"How bold one gets when one is sure of being loved" -Sigmund Freud
What would you do differently if you knew you were loved? If you knew beyond a shadow of a doubt that there was someone who knew you, loved you, as you were, what would you do differently? What if this love wasn’t the passive, watered down love that said it knew you and loved you but deep down wished you would change, wasn’t the love that had ulterior motives, or thought you lacked? What if this love was passionate, actively for you, fiercely fighting, knew you to your very core where the bits of darkness we try to hide live and the bright spots of light we are kind of scared of live, saw you, knew you, and still said, “I am here”?
Each and every one of us has a deep need to be loved. But when we say “loved” we aren’t talking about feelings of affection or care for someone else’s well-being. We feel lots of affection and care for a ton of people. Sometimes when we say “love” what we are really saying is that we care what happens to the other person. We don’t want them to be hurt and we want them to have a better life than they do currently. But when we say that we want to be loved, we are talking about an entirely different emotion.
We want to feel like we are known, accepted, worth fighting for, that we belong. We want to know that there is nothing we could do, say, think, or feel that would change those things. We want to be able to show our whole, true, authentic selves and receive others’ whole, true, authentic selves.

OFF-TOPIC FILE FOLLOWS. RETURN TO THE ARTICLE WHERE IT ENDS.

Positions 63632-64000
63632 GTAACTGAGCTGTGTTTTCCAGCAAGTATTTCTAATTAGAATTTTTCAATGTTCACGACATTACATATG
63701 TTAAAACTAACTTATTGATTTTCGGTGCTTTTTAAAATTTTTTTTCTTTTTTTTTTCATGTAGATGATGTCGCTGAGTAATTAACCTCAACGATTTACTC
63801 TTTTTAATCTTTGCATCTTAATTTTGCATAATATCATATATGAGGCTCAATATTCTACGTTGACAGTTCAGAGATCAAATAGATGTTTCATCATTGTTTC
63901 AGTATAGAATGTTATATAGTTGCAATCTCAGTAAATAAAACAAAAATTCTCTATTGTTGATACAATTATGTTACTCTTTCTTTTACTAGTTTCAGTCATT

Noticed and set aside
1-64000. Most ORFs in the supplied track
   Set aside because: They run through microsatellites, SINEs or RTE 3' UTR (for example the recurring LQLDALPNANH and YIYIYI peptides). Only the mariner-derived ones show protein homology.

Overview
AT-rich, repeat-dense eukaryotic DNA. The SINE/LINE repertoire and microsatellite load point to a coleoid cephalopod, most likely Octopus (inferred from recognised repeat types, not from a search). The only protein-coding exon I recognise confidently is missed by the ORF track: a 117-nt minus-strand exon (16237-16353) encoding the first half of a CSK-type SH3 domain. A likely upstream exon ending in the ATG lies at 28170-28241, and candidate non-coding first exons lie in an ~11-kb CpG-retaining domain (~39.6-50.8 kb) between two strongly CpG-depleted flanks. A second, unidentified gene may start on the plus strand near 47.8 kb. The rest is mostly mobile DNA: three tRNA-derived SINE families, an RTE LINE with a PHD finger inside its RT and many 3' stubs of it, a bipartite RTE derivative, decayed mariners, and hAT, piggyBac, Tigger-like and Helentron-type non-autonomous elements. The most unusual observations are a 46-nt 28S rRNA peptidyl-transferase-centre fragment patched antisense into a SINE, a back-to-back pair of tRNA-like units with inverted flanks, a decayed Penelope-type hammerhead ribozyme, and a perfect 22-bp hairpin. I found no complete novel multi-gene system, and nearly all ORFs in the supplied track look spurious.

“To be loved but not known is comforting but superficial. To be known and not loved is our greatest fear. But to be fully known and truly loved is, well, a lot like being loved by God. It is what we need more than anything. It liberates us from pretense, humbles us out of our self-righteousness, and fortifies us for any difficulty life can throw at us.”- Tim Keller
How do we find this kind of love? Some of it is being willing to be authentic and vulnerable, being willing to show parts of our hearts to people we are close to. We find this kind of love by first being this love to others; to truly accept, fight for, and know the people around us. To not give platitudes or empty well wishes but to truly see and know the people we encounter—our family members, our friends, our spouses.
To really love someone, to see them and know them and then be so excited about what you see and what you have come to know, breaks away fear, shame, brokenness, and grief. It repairs relationships, creates new ones, and allows each person to become who they were created to be.
If you were loved like this—truly loved—what would you do differently? If everyone around you was loved like this, how would that change the world? And then if everyone encounter the source of true, deep, abiding, self-sacrificing, fight-for-you love, how would that change the very foundation of humanity?
There is no fear in love, but perfect love casts out fear.—1 John 4:18